If a medical literary expert such as Simon of Genoa could not always identify the plants mentioned in the literature, where would that leave physicians who probably had little time to devote to inquiries as deeply and tenaciously as Simon?
I examine three empresses, Pulcheria (398-453 CE), Theodora (500-548 CE), and Irene (752-803 CE), in the hopes of illuminating their claims to imperial power while also placing them in the context of a larger historical tradition.
Judith makes two spectacular appearances in the Old English corpus: she is the brave heroine of a poem which is included in one of the most famous manuscripts of the late Anglo-Saxon period, the Nowell Codex, which also contains the heroic epic, Beowulf.
A survey of the voices from the garbage dump - the letters on wood excavated at the Roman fortress at Vindolanda, the Bryggen harbour site in Bergen and Medieval Novgorod - can provide an illuminated contrast to the corpus of Latin letters from the early medieval West.
The Louvre opened its Medieval Morocco: An Empire from Africa to Spain exhibition today, which will feature over 300 artefacts covering the North African kingdom's history during the later Middle Ages.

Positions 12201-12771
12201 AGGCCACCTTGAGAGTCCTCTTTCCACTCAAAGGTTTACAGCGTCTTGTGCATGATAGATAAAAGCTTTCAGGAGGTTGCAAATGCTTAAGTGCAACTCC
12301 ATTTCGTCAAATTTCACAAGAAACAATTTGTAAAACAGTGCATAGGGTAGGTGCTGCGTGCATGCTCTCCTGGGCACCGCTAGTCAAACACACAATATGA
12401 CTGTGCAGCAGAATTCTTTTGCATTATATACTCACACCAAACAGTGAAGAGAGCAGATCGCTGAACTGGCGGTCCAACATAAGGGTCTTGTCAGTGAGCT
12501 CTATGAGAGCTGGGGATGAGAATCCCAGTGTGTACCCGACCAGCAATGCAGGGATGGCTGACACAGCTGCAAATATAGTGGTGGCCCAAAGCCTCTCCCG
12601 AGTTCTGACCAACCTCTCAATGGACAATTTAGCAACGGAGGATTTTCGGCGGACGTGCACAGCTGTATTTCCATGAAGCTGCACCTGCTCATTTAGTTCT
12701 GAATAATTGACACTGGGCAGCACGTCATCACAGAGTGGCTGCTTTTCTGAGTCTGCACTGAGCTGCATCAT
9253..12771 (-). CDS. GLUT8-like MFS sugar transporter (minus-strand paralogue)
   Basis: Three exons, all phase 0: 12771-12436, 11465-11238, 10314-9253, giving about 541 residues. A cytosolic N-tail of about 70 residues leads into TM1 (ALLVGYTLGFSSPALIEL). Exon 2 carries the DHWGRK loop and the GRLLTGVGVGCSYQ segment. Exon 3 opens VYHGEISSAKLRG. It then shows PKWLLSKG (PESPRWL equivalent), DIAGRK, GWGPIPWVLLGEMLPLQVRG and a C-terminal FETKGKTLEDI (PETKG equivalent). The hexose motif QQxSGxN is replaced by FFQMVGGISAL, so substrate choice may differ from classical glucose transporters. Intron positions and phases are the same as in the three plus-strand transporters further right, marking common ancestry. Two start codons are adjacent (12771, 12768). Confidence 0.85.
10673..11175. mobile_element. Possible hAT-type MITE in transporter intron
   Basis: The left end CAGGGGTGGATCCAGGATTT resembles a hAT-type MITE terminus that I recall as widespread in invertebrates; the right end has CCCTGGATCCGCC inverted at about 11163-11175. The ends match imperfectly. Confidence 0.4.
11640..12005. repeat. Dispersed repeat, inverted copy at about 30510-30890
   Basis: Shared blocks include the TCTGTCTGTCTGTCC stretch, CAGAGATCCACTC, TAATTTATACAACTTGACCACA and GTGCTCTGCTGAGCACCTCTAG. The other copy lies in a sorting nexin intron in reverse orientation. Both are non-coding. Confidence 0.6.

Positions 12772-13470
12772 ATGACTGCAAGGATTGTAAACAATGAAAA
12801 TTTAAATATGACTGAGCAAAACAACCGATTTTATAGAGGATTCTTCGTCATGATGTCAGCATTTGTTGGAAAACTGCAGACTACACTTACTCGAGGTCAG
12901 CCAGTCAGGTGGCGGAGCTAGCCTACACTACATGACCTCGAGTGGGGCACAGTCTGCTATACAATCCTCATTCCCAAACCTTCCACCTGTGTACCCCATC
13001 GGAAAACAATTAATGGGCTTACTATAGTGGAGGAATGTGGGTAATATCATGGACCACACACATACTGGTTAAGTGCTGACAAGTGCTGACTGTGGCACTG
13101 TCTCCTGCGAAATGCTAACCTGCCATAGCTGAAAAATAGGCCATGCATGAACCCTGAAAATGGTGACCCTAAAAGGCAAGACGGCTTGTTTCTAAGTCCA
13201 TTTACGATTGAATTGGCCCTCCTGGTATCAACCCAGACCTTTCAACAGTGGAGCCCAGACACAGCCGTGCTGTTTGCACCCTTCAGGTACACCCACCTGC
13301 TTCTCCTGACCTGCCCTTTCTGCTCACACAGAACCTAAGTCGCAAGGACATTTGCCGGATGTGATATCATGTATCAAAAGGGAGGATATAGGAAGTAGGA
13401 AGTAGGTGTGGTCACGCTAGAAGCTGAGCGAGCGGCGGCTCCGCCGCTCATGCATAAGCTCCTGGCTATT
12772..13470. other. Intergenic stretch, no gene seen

The primary point of access for medieval thought concerning visual experience was theology; an overarching set of beliefs concerning the divine significance of light (lux) in accordance with the creation of the world at God’s utterance presented in the first chapter of Genesis.
A new exhibition, Heaven and Earth: Art of Byzantium from Greek Collections, opened last month at the Art Institute of Chicago, and showcases more than 60 superb artworks of the Byzantine era, from the 4th to the 15th centuries.
Rather clearer is its connection with patriarchal values of authority and honor: the victims of such punishment have not always been women, but this is nevertheless a gendered punishment of the powerless by the powerful.
Medieval authors suggested varied treatments for bites. The initial act usually was to distinguish between the bites of venomous beasts (snakes, scorpions and rabid dogs were included here) and non-venomous animals (hares, cats and non-rabid dogs, for example)